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Masters Degrees (Chaos Theory)

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Society urgently needs experts with a multidisciplinary education in atmospheric and Earth System sciences. Climate change and issues of air quality and extreme weather are matters of global concern, but which are inadequately understood from the scientific point of view. Read more
Society urgently needs experts with a multidisciplinary education in atmospheric and Earth System sciences. Climate change and issues of air quality and extreme weather are matters of global concern, but which are inadequately understood from the scientific point of view. Not only must further research be done, but industry and business also need environmental specialists with a strong background in natural sciences. As new regulations and European Union directives are adopted in practice, people with knowledge of recent scientific research are required.

Upon graduating from the Programme you will have competence in:
-Applying experimental, computational and statistical methods to obtain and analyse atmospheric and environmental data.
-Knowledge applicable to solving global challenges such as climate change, air pollution, deforestation and issues related to water resources and eutrophication.
-Making systematic and innovative use of investigation or experimentation to discover new knowledge.
-Reporting results in a clear and logical manner.

The University of Helsinki will introduce annual tuition fees to foreign-language Master’s programmes starting on August 1, 2017 or later. The fee ranges from 13 000-18 000 euros. Citizens of non-EU/EEA countries, who do not have a permanent residence status in the area, are liable to these fees. You can check this FAQ at the Studyinfo website whether or not you are required to pay tuition fees: https://studyinfo.fi/wp2/en/higher-education/higher-education-institutions-will-introduce-tuition-fees-in-autumn-2017/am-i-required-to-pay-tuition-fees/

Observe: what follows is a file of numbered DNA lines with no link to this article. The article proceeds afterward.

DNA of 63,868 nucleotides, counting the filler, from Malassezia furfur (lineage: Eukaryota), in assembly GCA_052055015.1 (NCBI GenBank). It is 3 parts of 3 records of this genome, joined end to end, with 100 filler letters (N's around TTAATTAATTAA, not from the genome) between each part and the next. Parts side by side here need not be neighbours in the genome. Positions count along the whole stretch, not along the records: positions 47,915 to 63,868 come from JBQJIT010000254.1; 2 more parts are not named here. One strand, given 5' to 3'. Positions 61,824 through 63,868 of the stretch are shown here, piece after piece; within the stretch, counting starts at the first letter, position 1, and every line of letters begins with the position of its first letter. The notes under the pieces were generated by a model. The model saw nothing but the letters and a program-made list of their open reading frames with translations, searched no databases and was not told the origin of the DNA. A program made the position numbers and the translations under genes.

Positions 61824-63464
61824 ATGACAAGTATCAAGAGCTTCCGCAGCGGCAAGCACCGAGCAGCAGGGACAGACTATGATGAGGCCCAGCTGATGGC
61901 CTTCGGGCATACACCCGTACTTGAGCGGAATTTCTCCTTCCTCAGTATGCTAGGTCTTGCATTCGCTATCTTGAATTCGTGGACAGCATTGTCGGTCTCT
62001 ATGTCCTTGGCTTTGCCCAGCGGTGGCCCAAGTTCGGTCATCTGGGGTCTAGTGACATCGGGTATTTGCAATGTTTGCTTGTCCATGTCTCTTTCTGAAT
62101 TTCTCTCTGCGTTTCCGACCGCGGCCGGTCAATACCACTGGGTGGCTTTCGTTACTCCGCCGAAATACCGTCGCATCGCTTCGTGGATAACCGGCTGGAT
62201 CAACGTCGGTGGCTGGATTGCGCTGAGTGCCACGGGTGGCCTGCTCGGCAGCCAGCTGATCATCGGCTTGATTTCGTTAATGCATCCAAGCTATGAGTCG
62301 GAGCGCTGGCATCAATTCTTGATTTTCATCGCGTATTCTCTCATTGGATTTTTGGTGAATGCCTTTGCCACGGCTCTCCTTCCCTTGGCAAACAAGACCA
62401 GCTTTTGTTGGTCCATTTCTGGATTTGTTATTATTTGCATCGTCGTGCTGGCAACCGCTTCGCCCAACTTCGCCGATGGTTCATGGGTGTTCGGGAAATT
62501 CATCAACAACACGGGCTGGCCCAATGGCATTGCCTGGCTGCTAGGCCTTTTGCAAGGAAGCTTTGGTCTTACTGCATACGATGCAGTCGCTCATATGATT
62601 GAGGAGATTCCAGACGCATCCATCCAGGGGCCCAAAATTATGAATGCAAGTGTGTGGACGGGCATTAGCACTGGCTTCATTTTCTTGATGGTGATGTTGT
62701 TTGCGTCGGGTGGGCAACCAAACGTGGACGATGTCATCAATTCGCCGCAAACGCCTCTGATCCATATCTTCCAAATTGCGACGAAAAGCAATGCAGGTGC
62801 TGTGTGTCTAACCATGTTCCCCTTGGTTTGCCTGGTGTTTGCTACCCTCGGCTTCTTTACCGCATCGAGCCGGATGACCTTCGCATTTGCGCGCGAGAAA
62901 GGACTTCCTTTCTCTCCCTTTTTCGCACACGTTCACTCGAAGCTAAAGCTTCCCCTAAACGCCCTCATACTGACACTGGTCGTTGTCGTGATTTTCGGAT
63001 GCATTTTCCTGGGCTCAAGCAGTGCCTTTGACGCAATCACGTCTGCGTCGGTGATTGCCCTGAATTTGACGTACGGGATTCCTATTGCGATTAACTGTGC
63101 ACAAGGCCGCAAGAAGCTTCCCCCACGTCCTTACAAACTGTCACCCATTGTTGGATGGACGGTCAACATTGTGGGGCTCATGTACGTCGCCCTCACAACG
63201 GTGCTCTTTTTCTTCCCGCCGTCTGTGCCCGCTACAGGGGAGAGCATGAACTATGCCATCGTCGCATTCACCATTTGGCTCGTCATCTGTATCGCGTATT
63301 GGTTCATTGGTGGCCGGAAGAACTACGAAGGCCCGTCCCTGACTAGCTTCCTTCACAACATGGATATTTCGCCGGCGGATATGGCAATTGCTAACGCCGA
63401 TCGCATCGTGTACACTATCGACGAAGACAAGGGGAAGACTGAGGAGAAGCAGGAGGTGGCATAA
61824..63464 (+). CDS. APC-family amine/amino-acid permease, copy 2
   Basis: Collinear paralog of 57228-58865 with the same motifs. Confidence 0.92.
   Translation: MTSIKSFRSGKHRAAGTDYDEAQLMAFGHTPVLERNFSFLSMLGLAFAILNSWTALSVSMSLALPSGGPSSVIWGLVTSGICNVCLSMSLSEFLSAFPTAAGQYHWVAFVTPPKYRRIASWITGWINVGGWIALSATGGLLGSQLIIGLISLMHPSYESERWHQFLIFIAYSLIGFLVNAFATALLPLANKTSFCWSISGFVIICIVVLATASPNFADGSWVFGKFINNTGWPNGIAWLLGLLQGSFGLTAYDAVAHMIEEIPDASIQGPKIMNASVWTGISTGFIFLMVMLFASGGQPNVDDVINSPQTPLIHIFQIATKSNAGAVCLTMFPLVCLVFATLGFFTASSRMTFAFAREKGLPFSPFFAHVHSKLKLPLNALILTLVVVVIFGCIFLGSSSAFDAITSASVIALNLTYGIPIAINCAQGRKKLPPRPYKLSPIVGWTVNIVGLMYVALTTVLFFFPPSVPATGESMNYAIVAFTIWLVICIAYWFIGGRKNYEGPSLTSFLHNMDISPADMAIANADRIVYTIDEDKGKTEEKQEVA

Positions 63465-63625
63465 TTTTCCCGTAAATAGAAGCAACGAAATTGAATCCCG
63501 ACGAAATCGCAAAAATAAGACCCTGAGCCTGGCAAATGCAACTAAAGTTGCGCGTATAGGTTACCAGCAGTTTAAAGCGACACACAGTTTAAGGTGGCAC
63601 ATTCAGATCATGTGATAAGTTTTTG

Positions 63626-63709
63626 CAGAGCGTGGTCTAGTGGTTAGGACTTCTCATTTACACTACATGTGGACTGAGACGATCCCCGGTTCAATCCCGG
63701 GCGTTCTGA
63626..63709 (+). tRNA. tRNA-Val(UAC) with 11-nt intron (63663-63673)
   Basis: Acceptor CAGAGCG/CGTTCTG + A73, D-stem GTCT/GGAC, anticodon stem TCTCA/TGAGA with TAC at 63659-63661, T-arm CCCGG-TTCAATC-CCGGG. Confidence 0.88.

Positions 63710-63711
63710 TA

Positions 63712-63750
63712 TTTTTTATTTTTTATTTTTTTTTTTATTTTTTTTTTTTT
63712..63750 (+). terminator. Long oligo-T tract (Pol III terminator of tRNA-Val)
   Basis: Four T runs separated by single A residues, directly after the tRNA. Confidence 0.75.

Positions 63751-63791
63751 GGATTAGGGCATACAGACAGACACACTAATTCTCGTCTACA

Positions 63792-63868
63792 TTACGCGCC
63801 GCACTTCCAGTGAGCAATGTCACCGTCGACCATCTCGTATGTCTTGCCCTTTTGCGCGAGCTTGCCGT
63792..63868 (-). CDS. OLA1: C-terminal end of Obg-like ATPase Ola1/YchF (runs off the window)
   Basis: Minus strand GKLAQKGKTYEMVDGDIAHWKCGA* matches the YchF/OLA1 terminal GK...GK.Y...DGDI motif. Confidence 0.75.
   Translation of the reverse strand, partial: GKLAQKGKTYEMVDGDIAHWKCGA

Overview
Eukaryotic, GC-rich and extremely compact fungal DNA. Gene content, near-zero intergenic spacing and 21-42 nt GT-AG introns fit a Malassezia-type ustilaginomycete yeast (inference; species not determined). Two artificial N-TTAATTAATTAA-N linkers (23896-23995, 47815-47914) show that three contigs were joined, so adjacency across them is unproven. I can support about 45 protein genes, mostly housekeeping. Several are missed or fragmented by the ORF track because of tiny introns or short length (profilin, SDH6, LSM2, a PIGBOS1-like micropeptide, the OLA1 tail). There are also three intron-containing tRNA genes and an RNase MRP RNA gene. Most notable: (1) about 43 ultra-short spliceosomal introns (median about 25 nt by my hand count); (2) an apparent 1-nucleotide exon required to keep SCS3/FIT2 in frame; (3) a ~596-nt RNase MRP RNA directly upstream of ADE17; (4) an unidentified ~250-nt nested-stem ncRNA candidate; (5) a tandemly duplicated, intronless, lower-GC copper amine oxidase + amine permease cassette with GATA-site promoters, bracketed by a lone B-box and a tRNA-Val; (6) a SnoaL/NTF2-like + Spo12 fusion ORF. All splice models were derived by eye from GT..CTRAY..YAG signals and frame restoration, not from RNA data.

Programme Contents

The six study lines are as follows:
Aerosol Physics
Aerosol particles are tiny liquid or solid particles floating in the air. Aerosol physics is essential for our understanding of air quality, climate change and production of nanomaterials. Aerosol scientists investigate a large variety of phenomena associated with atmospheric aerosol particles and related gas-to-particle conversion using constantly improving experimental, theoretical, model-based and data analysis methods. As a graduate of this line you will be an expert in the most recent theoretical concepts, measurement techniques and computational methods applied in aerosol research.

Geophysics of the Hydrosphere
Hydrospheric geophysics studies water in all of its forms using physical methods. It includes hydrology, cryology, and physical oceanography. Hydrology includes the study of surface waters such as lakes and rivers, global and local hydrological cycles as well as water resources and geohydrology, the study of groundwater. Cryology focuses on snow and ice phenomena including glacier mass balance and dynamics, sea ice physics, snow cover effects and ground frost. Physical oceanography covers saline water bodies, focusing on describing their dynamics, both large scale circulation and water masses, and local phenomena such as surface waves, upwelling, tides, and ocean acoustics. Scientists study the hydrosphere through field measurements, large and small scale modelling, and formulating mathematical descriptions of the processes.

Meteorology